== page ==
We Don’t Want You To Fix It

A new poll by Rasmussen Reports indicates that 75% of Americans are at least somewhat angry with the government.  45% are listed as “Very Angry.”

I have always hated government by poll data.  I believe strongly in a Republic form of government – elected officials who are then to rule in the best interests of the country.  They answer to their constituents at election time – but during their term in office are to vote their conscience.  Republics assure that the passing whims of the masses do not become lasting tyrannies of the people.  Governing by polls – t0 me – often comes too close the dreaded full Democracy that the founding fathers of this country worked so hard to avoid.

This latest poll, though, could be important.   It describes a growing disconnect between what Rasmussen describes as Mainstream and the Political Class.  Here are some of their findings:

The divide between the Political Class and Mainstream voters, however, is remarkable. Eighty-eight percent (88%) of Mainstream voters are angry, but 84% of the Political Class are not.

Forty-nine percent (49%) worry the government will try to do too much to help the economy, while 39% fear it won’t do enough.

As the economy continues to stumble along, 59% of voters believe cutting taxes is better than increasing government spending as a job-creation tool, but 72% expect the nation’s elected politicians to increase spending instead. (Rasmussen Reports)

One way to read this report is that Americans are upset with the gridlock and the politics that has become routine in DC.  Nothing gets done because of political bushwhacking – or – things only get done after payouts and costly concessions.  Americans are mad not at what policy is – but HOW the government is working.

While this argument holds some truth – Americans are indeed tired of the political stunts of both parties – I believe that there is something more going on.  I think Americans – from both parties as the poll shows – are finally waking up that government is not the answer.  I think some of this anger is a frustration is that the average American knows how to fix things – but is hindered by a federal system that prohibits them from doing so.

Case in point.  The biggest item on the block right now is a nationwide lack of jobs.  9.7% of the American population – give or take – cannot find a job.  (Business Week)  Yet, potential employers are faced with so many expenses that are rolled into hiring the work force that they need – from unemployment tax to social security to FICA to insurance – that it is far cheaper to go without that extra person.  Ask any contractor in Campbell County, Tennessee why they cannot hire full time help and they will tell you that for the first two weeks of every month no one works – that is when the government doll check arrives. Workers will only do anything at the end of the month – all under the table of course – because their “Crazy Check” has already been spent.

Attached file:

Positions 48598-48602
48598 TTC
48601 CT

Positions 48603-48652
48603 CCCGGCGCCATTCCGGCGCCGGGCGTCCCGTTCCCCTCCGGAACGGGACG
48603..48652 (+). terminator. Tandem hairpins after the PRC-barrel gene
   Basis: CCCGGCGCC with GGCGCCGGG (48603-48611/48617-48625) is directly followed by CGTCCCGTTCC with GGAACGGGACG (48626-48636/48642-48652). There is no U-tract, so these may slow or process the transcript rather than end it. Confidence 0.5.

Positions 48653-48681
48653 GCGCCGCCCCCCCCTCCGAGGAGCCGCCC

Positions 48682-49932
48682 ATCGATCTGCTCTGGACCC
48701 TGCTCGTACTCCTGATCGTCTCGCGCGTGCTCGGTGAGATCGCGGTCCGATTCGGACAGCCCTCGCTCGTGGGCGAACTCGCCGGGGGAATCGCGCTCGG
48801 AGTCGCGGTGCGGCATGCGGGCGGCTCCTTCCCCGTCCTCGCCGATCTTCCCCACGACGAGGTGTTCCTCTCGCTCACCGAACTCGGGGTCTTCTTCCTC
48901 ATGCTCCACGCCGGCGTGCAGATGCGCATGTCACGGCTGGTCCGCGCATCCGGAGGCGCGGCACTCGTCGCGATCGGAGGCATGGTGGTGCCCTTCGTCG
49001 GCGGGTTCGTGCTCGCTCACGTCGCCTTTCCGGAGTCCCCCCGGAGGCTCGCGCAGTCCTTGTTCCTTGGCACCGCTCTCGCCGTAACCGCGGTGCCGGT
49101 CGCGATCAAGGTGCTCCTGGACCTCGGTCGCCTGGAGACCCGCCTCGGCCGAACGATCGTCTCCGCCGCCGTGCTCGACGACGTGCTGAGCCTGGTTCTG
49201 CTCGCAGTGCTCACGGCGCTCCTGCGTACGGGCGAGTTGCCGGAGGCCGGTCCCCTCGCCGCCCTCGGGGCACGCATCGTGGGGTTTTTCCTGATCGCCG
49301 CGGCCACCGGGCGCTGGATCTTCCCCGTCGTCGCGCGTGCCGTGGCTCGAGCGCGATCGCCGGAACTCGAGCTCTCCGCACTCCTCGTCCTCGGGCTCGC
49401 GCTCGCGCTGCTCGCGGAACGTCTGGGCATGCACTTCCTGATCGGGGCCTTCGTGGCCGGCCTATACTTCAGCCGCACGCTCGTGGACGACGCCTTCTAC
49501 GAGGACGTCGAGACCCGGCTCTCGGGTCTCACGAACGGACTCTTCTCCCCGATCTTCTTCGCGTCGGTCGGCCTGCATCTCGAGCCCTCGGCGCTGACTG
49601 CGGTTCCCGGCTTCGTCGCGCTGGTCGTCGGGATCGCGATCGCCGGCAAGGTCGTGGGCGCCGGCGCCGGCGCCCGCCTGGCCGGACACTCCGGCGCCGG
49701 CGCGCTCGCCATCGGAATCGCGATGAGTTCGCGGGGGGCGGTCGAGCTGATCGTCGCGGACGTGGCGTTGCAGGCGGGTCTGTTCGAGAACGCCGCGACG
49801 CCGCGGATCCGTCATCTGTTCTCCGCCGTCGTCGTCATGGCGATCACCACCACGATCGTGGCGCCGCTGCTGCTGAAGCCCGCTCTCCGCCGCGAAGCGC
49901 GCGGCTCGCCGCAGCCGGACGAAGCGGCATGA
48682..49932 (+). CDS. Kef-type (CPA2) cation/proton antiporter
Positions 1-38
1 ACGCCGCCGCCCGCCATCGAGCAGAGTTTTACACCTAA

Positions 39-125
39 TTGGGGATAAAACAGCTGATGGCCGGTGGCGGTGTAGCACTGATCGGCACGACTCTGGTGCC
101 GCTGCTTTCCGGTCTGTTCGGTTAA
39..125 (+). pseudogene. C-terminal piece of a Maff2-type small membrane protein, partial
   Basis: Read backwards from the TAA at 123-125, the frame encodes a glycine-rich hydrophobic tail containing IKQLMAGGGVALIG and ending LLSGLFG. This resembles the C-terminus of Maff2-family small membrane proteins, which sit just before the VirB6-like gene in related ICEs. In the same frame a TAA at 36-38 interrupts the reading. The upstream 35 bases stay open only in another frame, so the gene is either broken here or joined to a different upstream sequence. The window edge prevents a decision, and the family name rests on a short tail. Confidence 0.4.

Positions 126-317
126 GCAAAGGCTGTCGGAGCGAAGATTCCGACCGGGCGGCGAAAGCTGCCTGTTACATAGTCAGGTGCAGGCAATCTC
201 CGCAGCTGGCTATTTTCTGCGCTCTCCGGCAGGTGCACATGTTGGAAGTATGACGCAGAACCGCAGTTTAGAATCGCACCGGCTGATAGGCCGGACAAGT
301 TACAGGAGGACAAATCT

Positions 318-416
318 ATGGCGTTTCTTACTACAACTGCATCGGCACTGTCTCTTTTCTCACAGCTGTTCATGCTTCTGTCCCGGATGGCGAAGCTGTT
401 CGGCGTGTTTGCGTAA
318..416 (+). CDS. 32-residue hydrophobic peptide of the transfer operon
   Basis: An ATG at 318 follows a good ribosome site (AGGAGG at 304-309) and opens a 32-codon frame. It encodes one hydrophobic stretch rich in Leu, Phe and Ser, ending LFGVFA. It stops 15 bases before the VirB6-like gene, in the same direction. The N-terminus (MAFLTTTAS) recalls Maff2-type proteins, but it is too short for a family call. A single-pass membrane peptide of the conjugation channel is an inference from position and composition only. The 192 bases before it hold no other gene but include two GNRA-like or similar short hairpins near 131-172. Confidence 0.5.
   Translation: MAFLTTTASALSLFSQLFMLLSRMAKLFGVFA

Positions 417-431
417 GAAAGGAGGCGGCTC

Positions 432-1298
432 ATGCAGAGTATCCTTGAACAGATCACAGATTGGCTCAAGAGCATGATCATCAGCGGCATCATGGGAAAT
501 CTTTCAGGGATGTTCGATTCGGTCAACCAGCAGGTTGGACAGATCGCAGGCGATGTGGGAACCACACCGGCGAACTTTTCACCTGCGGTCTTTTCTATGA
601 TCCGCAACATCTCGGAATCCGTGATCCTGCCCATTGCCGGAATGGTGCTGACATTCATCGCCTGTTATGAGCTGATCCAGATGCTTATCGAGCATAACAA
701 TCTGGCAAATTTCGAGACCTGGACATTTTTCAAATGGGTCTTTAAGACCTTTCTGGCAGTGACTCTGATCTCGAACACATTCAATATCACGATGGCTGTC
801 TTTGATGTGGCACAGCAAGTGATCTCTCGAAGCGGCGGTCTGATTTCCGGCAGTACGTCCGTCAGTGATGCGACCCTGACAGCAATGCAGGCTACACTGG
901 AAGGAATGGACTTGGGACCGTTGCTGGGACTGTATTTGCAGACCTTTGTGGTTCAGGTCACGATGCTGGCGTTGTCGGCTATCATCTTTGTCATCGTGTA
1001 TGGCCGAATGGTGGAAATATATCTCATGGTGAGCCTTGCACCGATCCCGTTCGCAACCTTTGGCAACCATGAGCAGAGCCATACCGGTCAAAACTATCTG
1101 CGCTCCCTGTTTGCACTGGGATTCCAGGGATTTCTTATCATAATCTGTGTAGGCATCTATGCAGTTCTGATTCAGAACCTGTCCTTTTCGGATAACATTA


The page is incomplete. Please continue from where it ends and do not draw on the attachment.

Restaurants and fast-food joints have historically been the entrance place into the workforce for many people.  Because these places pay minimum wage – they were never designed to be “living wage” areas.  But, as the minimum wage goes up less and less job force entrants will be hired.  The minimum wage is a great example of the government trying a quick fix – higher wages – that only ends up with lower employment and higher prices.

Americans are finally – I think – starting to tell the government that we can fix it – just stay out of our way.  Let me hire someone at the wage I negotiate with that individual – not some inflated wage that is not determined by the market.  Don’t make us pay taxes on hiring someone – nor subsidize those who are not working.  Do not spend money on jobs bills when we can put people to work more effectively – and more cost efficiently – than any government program can.  Don’t give us grants, loans, or subsidies – just stay out of the way.

I think this anger will continue to grow.  The poll indicates an increasing division between those who hold public office – and the rest of us.  Thankfully – there is more of us.

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  • Sue

    YES YES YES–as a small business owner–I totally agree! From commercial building regulations, employee taxes and the wonderful fact that you can't fire an employee not able to show up for work regularly without them being able to collect unemployment, an employee can refuse to be rehired and still collect unemployment, an employee can go back to school to train for a new career and still collect unemployment, even when they are offered their job back–and the employer now pays over 9% in unemployment taxes to keep it up. The small business owner is always wrong, according to the unemployment dept. And that does include the risk of hiring anyone with an every growing list of "disabilities" that must be accommodated or risk a wrongful termination lawsuit. Fear of lawsuits dictate A LOT of business and medical practices–a healthy environment is not living in fear.